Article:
We hear, we read of such things-a sigh, an involuntary shudder, dismisses them from our thoughts. It happens to one of our acquaintance-of our friends, and then, alas! the impression is but transitory. Still we defer making religion our constant guide. We think we are young, and time lies before usin sickness, in sorrow, we will seek comfort from God. But deceive not yourselves—you must worship your Creator in the days of your youth, to find him a refuge in time of trouble. And remember that life is short, that man is like a shadow that passeth away, and that in the midst of life we are in death; that we cannot say with certainty we will do this, and we will do that, for we know not if to-morrow's sun will rise for us. Whilst engaged in the pursuits, or enjoying the pleasures of this life, your souls may be required of you. Remember that after death cometh judgment, and before the throne of God a sudden death will be no excuse for commandments transgressed, duties neglected, parental commands disobeyed, parental love slighted. Then worship God in the days of your youth, and find mercy early in his sight: and watch, and pray, and be stedfast in welldoing, for ye know neither the day nor the hour in which death cometh.
HINT FOR THE DISPOSAL OF CAST-OFF
One of the uses of a periodical publication is to call attention to whatever may seem worthy of it. In a small tract, written for the poor, entitled James Heselden, we
met with the following remarks; and thinking them more appropriate to the rich, who will probably not see them there, we asked leave of the author to transfer them to our pages.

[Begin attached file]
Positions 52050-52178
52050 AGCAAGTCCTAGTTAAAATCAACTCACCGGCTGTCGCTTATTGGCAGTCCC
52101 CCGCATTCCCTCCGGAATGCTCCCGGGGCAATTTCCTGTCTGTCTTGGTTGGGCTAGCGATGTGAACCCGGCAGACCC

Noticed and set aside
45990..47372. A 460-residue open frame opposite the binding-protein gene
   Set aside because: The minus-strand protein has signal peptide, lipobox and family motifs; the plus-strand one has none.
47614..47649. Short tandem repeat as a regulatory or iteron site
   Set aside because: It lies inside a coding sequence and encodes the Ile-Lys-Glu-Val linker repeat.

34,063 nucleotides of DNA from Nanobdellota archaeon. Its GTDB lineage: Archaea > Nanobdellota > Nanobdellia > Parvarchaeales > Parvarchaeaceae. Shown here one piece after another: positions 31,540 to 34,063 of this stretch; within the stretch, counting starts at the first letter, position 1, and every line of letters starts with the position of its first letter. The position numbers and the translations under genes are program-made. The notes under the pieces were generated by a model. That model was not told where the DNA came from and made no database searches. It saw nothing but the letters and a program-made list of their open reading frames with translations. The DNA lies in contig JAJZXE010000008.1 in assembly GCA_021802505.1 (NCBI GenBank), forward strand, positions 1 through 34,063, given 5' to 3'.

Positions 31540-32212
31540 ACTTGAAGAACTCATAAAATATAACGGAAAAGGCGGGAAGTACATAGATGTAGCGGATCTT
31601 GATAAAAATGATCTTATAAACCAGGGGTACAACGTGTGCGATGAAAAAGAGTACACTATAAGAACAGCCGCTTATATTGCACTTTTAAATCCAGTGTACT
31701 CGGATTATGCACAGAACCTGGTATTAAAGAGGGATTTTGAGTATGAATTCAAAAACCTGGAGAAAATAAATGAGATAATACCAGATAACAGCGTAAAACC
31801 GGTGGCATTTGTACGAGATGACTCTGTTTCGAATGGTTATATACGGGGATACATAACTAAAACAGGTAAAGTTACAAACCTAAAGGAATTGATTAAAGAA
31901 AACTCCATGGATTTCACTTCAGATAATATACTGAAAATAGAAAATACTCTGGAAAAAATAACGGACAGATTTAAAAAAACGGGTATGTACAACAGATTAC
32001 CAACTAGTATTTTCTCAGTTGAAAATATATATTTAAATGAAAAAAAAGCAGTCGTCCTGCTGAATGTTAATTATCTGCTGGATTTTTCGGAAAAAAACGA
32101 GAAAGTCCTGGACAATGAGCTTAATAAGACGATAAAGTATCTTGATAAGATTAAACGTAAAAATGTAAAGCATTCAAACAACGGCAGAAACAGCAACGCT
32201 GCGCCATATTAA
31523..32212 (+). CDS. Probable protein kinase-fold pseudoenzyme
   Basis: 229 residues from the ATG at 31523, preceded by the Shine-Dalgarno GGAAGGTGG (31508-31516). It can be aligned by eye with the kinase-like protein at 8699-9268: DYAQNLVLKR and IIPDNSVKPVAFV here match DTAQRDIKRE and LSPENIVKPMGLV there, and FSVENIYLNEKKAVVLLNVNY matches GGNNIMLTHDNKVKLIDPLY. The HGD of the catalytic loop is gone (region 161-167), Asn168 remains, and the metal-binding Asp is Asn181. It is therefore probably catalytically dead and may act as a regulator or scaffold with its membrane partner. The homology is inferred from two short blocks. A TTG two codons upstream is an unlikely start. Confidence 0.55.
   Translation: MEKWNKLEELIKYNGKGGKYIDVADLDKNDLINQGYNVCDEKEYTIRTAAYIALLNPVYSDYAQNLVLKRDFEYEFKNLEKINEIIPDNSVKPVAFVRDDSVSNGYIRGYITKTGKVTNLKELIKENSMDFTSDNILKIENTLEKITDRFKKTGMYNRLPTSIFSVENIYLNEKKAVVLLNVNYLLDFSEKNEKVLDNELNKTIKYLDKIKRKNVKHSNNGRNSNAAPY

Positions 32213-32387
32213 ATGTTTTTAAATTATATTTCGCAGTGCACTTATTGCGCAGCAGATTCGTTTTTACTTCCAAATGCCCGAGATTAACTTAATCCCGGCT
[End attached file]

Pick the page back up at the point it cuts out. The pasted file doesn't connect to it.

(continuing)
“ I cannot let slip the present opportunity of dropping a hint to those in a superior station of life, if any such should condescend to cast their eyes over this little book, to those Christians especially who view the heart as the seat of every thing that is unholy, and from their knowledge of the corruption of our nature, desire carefully to guard against every thing which may be the occasion of sin, either in others or themselves. I would address myself to such persons, and ladies in particular, whether they have not observed the increasing and prevailing love of dress among the lower orders, especially among that useful and most necessary part of the community, female servants. I would gently remind them, that one great cause of this growing evil, is the practice too generally pursued by mistresses, of giving to their domesticks their own cast-off clothes. A servant having once put on a gown worn by her mistress, can no longer be satisfied with the plain apparel suited to her purse, or rather her station-for it is to be lamented, in this point of view, that Aimsy, showy dress is in reality cheaper than good and substantia) articles. Is it not natural, when a servant apes to be a lady, which, in her estimation, consists chiefly in dressing like one, sħe should despise those in her own sphere, and seek and desire the attention of her superiors ? Surely in this enlightened age, when the true principles of Christianity are every day more and more clearly understood, it becomes a necessary duty to put some check on the vanity, which the present practice of mistresses seems rather calculated to encourage. But how, some will say, can that of which you complain be avoided ? Can we differ from the usual practice? How are we to dispose of our cast-off clothes? The first question is easily set at rest : if none will dare to do right because others do wrong, then they are shackled îndeed; shackled in a manner which, in this age of free enquiry, can scarcely be believed possible; but as to what may be done with the clothes, I wish it were as easy to abolish the custom referred to, as it is to find out more advisable means for their disposal. Are there not among your acquaintance some well-educated and reduced persons pining in solitude, in need perhaps of the necessaries of life, debarred the society of their Is, for want of the means of making a respecto able appearance? To such, how acceptable would be an annual present of half-worn articles of dress! If you fear wounding the feelings of such persons, the articles may be sent anonymously; or if you are strangers to such claimants on your kindness, commit your little wardrobe to that interesting society, supported by members of the Church of England, for assisting married clergymen with small incomes. How valuable would fine half-worn materials be to those who, with the feelings and education of gentlewomen, live on a pittance far inferior to the wages of our men-servants! If I am not mis-informed, there are many instances where clergymen have only £30 a year to subsist on. I knew a lady once, who was a pattern for a manager of a family, and whose habits of regularity and economy